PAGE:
Pope Creates Stir In Ukraine

Pope John Paul II kisses a basket with olive branches and earth from a monastery, after his arrival at Athens airport on Friday, May 4, 2001. The Pope arrived in Greece on Friday for a personal pilgrimage with much wider implications: trying to heal nearly 1,000 years of discord between the Vatican and Orthodox churches.
Ukraine's biggest Orthodox Church said on Friday its worshippers would hold all-night prayers to ensure that Pope John Paul stays away from its most sacred sites when he visits the ex-Soviet state this weekend.

The Pope's five-day visit to Ukraine - his 94th foreign visit - has prompted outraged protest from the largest Orthodox Church, which is linked to Russia's Orthodox Church. It has demanded the pontiff cancel the trip which begins on Saturday.

Bishop Mitrofan of the Ukrainian Orthodox Church Moscow Patriarchate, which boasts around 7.5 million worshippers, said his Church wanted the 81-year-old pontiff to stay away from its spiritual centre, the Pecherska Lavra monastery in Kiev.

"We will stage all-night prayers near the Lavra and St. Sophia's Cathedral to prevent the Pope visiting our sacred places," Mitrofan told a news conference in the monastery.

Although the Pope is not expected to visit Pecherska Lavra, a magnificent complex of gold-domed churches which is the Ukrainian capital's main tourist attraction, Mitrofan's comments reflected his Church's anger at the visit.

Both Russia's Orthodox Church and its Ukrainian affiliate accuse the Pope of seeking converts in Ukraine and say the visit will worsen relations between the Orthodox and Catholic branches of Christianity.

The Moscow Patriarchate sent the Vatican a letter in January asking the Pope to postpone indefinitely his trip - a move dubbed "not Christian" by Ukraine's main Catholic Church.

The Pope said in Rome earlier this week that he was going to Ukraine with "great hope" for his pastoral visit to Ukraine's six million Catholics, many of whom live near the western city of Lviv which will be the second leg of the Pope's trip.

"My objective is to confirm the faith of our brothers and sisters of the Catholic community, and also to promote ecumenical commitment in the words of Christ: 'May they all be one!"' he said.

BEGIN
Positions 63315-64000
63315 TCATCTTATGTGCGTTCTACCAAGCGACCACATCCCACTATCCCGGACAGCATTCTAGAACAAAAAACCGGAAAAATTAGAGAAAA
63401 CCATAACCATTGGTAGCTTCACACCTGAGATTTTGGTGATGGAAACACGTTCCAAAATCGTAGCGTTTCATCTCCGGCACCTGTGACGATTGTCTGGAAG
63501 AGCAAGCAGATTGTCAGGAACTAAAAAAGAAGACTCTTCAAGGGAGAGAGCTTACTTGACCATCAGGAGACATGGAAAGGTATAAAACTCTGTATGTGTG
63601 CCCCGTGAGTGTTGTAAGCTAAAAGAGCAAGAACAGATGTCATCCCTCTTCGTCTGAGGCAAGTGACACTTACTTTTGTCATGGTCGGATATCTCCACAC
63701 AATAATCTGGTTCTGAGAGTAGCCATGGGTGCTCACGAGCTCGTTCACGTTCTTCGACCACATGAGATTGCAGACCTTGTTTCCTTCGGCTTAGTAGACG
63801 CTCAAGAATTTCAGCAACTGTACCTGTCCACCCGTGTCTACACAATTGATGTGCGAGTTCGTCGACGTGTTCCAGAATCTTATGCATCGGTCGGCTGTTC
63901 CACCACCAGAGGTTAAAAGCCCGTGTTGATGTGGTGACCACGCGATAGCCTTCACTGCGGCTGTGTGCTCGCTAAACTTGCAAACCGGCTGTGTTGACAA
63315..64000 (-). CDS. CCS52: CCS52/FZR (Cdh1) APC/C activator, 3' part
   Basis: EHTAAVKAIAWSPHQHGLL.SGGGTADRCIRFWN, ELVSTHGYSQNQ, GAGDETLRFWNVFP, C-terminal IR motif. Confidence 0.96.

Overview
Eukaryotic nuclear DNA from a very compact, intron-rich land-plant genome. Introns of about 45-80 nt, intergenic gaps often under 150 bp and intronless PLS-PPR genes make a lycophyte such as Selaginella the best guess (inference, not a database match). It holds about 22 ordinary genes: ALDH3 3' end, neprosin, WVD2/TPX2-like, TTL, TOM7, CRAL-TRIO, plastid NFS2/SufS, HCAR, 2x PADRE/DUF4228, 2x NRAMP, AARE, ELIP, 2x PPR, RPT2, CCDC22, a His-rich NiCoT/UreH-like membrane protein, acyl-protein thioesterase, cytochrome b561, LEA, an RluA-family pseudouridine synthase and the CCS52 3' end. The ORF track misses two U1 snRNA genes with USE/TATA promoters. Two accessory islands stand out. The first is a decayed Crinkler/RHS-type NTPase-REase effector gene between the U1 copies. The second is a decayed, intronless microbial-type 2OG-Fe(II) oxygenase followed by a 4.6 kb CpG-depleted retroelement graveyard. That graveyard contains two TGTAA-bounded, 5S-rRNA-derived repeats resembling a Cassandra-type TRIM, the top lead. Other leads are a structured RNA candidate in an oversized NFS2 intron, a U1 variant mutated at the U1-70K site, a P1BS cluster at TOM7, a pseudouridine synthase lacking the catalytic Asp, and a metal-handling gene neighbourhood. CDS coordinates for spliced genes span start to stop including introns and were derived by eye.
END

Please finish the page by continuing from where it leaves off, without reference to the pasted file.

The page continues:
But Mitrofan said the visit could only harm Ukraine, a country of 49 million bordering the Black Sea, Russia and eastern Europe.

"This visit will only split our society," he said. "It won't bring us peace as promised, but only problems."

Mitrofan's statement came a day after the leader of a rival Church, Patriarch Filaret of the Ukrainian Orthodox Church Kiev Patriarchate, told Reuters he welcomed the visit as a chance to work towards healing the division of Christianity, which split into western and eastern branches in 1054.

"The Pope is a wise and authoritative person and his objective is to help the reconciliation of the churches," he said in an interview. "This fact allows us to hope that the Pope's visit will, in fact, help improve relations."

But Mitrofan, whose Church excommunicated Filaret as a "schismatic" after the collapse of the Soviet Union, said the Pope's visit would also deepen the rift between Ukraine's fragmented Orthodox Churches.

"After the visit the slit between the churches will be even bigger," he said. "The visit won't bring the Ukrainian people any good."

On Thursday, carrying icons and signs saying "Orthodoxy or Death," some three-thousand followers of the Moscow-based Russian Orthodox Church marched through Kiev protesting the Pope's visit.

Ukraine will be the fifth former Soviet country the pope has visited, but the trip will be more delicate than visits to Lithuania, Latvia and Estonia in 1993 and Georgia in 1999.

While religious tensions in those countries have eased in the past dozen years, they are rife in Ukraine, where Western and Eastern Christianity mix, clash, and sometimes explode.

In 1946, Soviet dictator Josef Stalin suppressed the Eastern Rite Catholic Church, known as the Greek Catholic Church, and gave its property, including churches, to the local
Orthodox Church, which was run from Moscow and was pro-government.

The Eastern Rite Catholics worship in a Byzantine rite used in the east since the Great Schism of 1054. But they owe their allegiance to the Vatican.

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